If Monsters Were in Metal Bands
Dracula fronts a thrashy Transylvanian black-and-roll band, where he sings and plays guitar. The band is extremely popular, and the Count has tons of dedicated fans, but he can never keep a steady line-up. Most of the people who work with him consider him too domineering—always trying to control the music, ultra-competitive with other bands, always ready to steal your girlfriend. That said, he’s a rare example of an extreme metal rock star, and many are happy just to hang around him. He’s often accused of being a junkie as well, though this hasn’t done anything to harm his popularity.
Frankenstein’s monster is a one-man industrial death metal band in which he incorporates the sound of scientific machinery. All of his songs are about being abandoned by his creator, the plot of Paradise Lost, and how alone he is in the world. He constantly longs for a mate, but has a hard time talking to women when confronted by them. His music doesn’t quite work in the live setting—it’s a lot of noise with goth tendencies, obviously—but people always pack the club to see his finale where he hooks his neck up to a car battery.
Jekyll and Hyde are the two minds behind a really disturbing hipster black metal band that’s equal parts beautiful and revolting, a la Cobalt. Jekyll is the technical musician, and works his butt off, while Hyde provides the nihilistic attitude when he can be pulled away from the bar or gym. The band is always embroiled in drama and inner turmoil, breaking up and getting back together at the drop of a hat, which is a shame because they’re pretty damn good. It’s just hard to get those two in the studio together.
The Mummy leads a drone band that’s obsessed with Egyptian mythology (through a dark experimental lens, of course). He’s known for standing up there onstage, rigid and filthy, and letting loose these terrifying hoarse groans that plenty of people can’t stomach for an entire set. Still, the band always gets shows because it’s known for its road-dog determination and punctuality—even if he has to walk through a river or across a desert, the curse of the Pharoahs keeps the mummy coming until he makes his set time.
The Headless Horseman loves Iced Earth, and plays power metal in their style—filled with shredding and thrash, obsessed with historical battles. Plenty of folks who come to see a man without a head singing are sort of turned off to discover he’s singing galloping falsetto vocals about Hessian warriors running down Americans on the Revolutionary battleground (and deep in the woods on Halloween night), but the history nerds and old-school heshers who are into that kind of thing worship him. He’s very into America, and sometimes makes questionable political comments in interviews.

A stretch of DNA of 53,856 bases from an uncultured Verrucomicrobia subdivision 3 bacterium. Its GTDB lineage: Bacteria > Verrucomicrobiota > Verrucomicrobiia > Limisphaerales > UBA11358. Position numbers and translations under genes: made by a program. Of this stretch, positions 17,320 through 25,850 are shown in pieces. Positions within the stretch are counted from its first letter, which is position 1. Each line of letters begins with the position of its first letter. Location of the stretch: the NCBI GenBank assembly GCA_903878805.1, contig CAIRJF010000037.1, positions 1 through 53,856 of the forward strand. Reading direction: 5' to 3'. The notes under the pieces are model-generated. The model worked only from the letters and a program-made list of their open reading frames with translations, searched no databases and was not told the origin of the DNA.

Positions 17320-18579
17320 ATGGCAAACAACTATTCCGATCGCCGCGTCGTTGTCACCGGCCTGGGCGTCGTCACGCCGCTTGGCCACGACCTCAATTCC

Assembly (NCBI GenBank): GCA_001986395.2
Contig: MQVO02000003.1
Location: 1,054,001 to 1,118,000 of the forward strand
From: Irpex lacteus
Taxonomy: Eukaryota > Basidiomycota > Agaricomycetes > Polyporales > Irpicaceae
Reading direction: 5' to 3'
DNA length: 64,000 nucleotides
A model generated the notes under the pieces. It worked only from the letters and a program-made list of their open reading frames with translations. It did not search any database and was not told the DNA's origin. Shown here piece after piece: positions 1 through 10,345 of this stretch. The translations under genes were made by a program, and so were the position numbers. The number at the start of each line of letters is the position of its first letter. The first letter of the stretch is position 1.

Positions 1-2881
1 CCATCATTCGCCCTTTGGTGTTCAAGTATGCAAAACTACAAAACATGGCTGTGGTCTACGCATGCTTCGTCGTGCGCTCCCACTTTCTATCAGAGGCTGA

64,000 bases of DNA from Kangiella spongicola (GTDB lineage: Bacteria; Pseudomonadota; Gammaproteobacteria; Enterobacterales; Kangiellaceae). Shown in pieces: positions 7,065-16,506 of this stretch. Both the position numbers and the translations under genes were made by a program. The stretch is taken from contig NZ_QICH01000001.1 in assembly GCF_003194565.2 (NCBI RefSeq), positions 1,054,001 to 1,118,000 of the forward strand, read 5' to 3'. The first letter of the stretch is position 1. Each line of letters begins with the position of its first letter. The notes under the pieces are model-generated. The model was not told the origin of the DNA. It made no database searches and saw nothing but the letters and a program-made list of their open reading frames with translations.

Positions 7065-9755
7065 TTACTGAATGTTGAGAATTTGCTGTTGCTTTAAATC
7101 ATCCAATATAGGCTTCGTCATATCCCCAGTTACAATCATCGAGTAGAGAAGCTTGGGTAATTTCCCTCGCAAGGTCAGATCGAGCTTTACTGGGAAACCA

The Wolf Man is the lead singer of a hardcore punk band with political tendencies. Off-stage, he’s an eloquent, sober, troubled dude who’s quick to talk to new friends and super-generous to his fans. Onstage, though, he’s an absolute beast, tearing his clothes to shreds and transforming into a slobbering, howling monster who is a significant hazard to his friends and bandmates. If he doesn’t play live enough, he will erupt into violent rage during inopportune moments, like at the gas station or bar. The only way to stop him is by feeding him Coors Lights until he passes out.
The Creature From The Black Lagoon is into traditional thrash with a Sepulturian tribal aspect to it, connecting to those primal rhythms that it heard in the jungle for all those years. Given that there aren’t many people living in or around the Black Lagoon, it’s used to pulling together groups of locals who aren’t nearly as musically talented as it and thus making itself the only reliable member of the band. It’s self-taught and can play most instruments, often subbing in to record other parts in the studio. Its tour rider is the bane of promoters and venues, as it includes all sorts of extinct fish and water with the perfect PH.
The Three Witches are a spooky stoner band with biker tendencies. Their riffs are heavy and satisfying, their concerts are booze-packed bacchanals, and their sexual candor is the stuff of guffawed legend. Their aesthetic is heavily couched in hippie-ish ideas like astral projection, psychic manipulation, and time travel, but they also manage to load on a bunch of Satanic and pagan imagery as well. They’re past answering questions about being women within the scene, and as such are often publicly burned in the press. A lot of their shit is about Macbeth, of course.
The Boogeyman plays in an experimental metal act with significant circus and folk music influences. One minute, they sound like a cotton candy, and then the next they plunge into really upsetting psychological horrorscapes that make you feel like a child again. His well-dressed demeanor hides a truly terrifying mind, and his publicists are always trying to hide the stuttering confessions of his ex-girlfriends in the press. Considering himself above the metal and monster scene at large, he looks down on traditional extreme music, though has been occasionally sighted out partying with Dracula or Hyde.
The psychopath isn’t in a band, he/she runs a metal blog. In between masturbating into autopsied dogs (cause of death: getting fingered to death in this very basement) and dressing up in their dead mother’s lingerie, these human beasts scribble countless articles about why Ghost are bullshit and how the scene needs to be altered in order to survive. Unlike many of the monsters above, these fiends look like everyone else, so be careful—there might be one in the room with you right now.